Although left-hander James Paxton has long been considered a talented pitching prospect, he's also somewhat always been in the shadows. Sometimes looked at as the third wheel in the "Big Three" that was Paxton, Taijuan Walker and Danny Hultzen, Paxton was also passed up by righty Brandon Maurer last year when Maurer cracked the M's rotation out of spring training. But just a year later, it is Paxton who is rising to the top of that group, no longer lurking in the shadows, but rather finding himself perched firmly in the forefront of the Mariners' pitching rotation scramble.
The M's, of course, employ one of the best arms in the game in ace Felix Hernandez, but a "minor setback" to Walker, a finger injury to Hisashi Iwakuma -- a Cy Young candidate a year ago -- and no significant free agent gets as of yet, has the Mariners a bit thin in the starting pitching ranks. Paxton has been joined this spring by veteran Randy Wolf, who missed all of 2013 with Tommy John surgery, as the only lefties to toe the rubber at the start of games for Seattle, but the 25-year-old Paxton has outperformed the 14-year vet by leaps and bounds.
Paxton allowed his first run of the spring last night but still has not walked a batter and has allowed just seven baserunners in his three starts covering nine innings. He's struck out just four so far, but the left-hander who has battled mechanical issues throughout his career, leading to lapses in control at times, seems to have found his rhythm and is consistently pounding the zone and working ahead of hitters, averaging just 2.58 pitches per plate appearance. Again, yes, I acknowledge this is only spring training, but Paxton's three starts have also produced a team lead in innings and he also leads the starters in ERA (1.00), WHIP (0.78) and leads all Seattle pitchers in ground out/air out ratio at an impressive 4.50. Left-handed hitters are 0-for-8 off of the M's 6-foot-4 lefty and Paxton has allowed just 10 total bases against him while working through innings on just 9.44 pitches on average.
Shannon Drayer of 710 ESPN had a great piece on Paxton at the end of last month about what James learned about himself and his delivery thanks to some direction from the club. In that piece she says, "Ted Simmons and Pete Vukovich [Sr. Advisors to the GM] advised him to get the MLB app on his iPad and take a look at a pitcher that reminded them of him, Dodgers ace Clayton Kershaw." The piece quotes Paxton, explaining how that simple tip of the cap to technology and excellence worked for him:
"Watching him one day it just kind of clicked to me that where he was bringing back his arm was different than mine and I started thinking, 'OK, why does he do that?' " Paxton said. "I tried it one day and I realized how much easier it was to get on top of the baseball. I practiced it and practiced it and it came pretty easy. It wasn't hard to change that drop back, just bring it up a little bit. It made it that much easier to repeat and just get on top of the baseball."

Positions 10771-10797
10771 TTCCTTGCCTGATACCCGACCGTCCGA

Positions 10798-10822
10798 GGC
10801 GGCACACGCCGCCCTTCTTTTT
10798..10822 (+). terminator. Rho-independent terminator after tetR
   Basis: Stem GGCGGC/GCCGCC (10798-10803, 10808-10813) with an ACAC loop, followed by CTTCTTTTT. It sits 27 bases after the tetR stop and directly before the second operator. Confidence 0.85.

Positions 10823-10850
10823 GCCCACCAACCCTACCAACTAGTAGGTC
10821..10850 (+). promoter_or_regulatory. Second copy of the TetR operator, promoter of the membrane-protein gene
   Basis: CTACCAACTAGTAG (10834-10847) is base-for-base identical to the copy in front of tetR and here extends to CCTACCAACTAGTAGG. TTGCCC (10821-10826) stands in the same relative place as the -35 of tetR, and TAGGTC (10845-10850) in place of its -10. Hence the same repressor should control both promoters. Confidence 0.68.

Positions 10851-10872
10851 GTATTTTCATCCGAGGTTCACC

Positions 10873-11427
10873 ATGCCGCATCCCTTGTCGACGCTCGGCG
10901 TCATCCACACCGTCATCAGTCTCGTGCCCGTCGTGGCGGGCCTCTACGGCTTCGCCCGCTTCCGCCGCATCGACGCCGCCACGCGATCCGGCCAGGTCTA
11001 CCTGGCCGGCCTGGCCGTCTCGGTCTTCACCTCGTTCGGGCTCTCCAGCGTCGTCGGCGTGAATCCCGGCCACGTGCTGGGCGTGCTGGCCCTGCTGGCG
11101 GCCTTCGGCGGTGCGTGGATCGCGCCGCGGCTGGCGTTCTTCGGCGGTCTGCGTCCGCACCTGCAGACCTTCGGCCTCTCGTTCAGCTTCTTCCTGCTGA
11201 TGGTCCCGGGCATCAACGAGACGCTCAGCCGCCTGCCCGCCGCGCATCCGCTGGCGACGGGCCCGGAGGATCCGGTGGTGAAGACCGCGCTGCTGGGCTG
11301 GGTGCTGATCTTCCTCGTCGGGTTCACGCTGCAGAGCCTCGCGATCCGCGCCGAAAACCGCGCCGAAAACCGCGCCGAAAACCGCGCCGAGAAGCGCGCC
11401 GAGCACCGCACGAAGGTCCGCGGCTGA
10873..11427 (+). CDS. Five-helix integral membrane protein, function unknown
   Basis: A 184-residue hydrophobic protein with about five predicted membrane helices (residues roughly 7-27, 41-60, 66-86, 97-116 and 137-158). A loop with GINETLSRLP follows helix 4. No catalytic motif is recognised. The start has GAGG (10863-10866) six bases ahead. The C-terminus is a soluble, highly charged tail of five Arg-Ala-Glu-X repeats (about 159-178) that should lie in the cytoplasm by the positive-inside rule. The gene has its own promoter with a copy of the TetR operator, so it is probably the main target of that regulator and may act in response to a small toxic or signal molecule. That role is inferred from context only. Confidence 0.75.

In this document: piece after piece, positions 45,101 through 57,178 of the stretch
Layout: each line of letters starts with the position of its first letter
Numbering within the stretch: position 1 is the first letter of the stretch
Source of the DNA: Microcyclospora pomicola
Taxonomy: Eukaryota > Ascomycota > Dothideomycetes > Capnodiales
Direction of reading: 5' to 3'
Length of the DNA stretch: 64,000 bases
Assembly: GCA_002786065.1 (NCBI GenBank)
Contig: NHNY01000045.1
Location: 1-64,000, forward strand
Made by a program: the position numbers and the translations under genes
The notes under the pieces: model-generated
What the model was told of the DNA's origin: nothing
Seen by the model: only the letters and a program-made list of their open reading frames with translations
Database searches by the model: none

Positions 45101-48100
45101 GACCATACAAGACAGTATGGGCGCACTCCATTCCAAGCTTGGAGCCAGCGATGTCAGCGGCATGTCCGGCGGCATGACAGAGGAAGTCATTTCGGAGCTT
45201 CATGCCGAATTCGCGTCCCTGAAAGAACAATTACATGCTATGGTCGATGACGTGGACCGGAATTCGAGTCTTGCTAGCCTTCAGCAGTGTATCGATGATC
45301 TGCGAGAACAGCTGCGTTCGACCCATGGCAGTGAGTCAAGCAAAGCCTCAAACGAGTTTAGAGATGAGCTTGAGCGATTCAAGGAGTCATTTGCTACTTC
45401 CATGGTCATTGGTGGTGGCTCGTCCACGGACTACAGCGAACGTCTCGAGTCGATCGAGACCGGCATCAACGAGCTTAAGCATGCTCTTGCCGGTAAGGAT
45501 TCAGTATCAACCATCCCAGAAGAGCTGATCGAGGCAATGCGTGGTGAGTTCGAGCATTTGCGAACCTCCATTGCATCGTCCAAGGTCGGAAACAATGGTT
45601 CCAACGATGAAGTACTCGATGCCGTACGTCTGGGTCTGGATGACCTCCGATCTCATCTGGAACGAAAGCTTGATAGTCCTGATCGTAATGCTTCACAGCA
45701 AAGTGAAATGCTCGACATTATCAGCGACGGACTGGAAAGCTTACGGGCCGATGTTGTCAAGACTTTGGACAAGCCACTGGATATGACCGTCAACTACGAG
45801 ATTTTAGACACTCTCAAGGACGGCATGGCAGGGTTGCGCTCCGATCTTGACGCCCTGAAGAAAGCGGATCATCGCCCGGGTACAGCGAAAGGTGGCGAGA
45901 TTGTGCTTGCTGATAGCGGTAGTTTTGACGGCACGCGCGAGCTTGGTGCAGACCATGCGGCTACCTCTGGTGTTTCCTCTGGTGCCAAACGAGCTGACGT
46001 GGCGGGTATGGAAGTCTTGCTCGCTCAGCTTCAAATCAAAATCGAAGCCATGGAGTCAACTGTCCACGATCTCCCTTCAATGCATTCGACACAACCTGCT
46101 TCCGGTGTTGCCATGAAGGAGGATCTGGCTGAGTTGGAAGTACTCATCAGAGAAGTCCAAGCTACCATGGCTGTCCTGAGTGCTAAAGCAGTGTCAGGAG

Paxton now is using his size and using his length to his advantage more. He's getting on top of the ball and creating that coveted downward plane much better. But most importantly of all, it appears that he has drastically improved his command and made his mechanics more compact and more easily repeatable. This spring and last September, Paxton has walked just seven batters in 33 innings, good for a rate of 1.9 BB/9. He had walked 4.0 per nine in the minor leagues as he climbed towards Seattle, including 3.6 per nine last year for Tacoma. That number is a little misleading, however, as it sounds like there were consistent command issues, when in fact he walked two or less in 16 of his 28 outings. But Paxton hasn't is now not only walking fewer hitters, but getting weaker contact and staying in favorable counts thanks to locating better.
With better location, the plus stuff that Paxton possesses is shining through more. Indeed, not many pitchers can match his stuff (covered in-depth here in our Top-50 breakdown of him), as his fastball can get into the upper-90s even late into games. His 94.3 mph average on his fastball in 2013 MLB starts ranked him solidly in the top 15% of all pitchers and rated as the best number posted by any left-handed starter with 20 or more innings for the year. His curve is more consistent and his cutter continues to improve as well. Throw in the change -- decent simply because of the velocity there on the fastball -- and it gives Paxton a solid four-pitch mix to attack hitters from both sides of the plate with.
With his big improvement in command -- which at least looks so far to be beyond what anyone projected for him even six months ago -- James Paxton is looking more and more like a very good big league starter. The Mariners hope it continues and that this highly rated arm can stay front and center as a lock for the Mariners rotation in 2014 and beyond.
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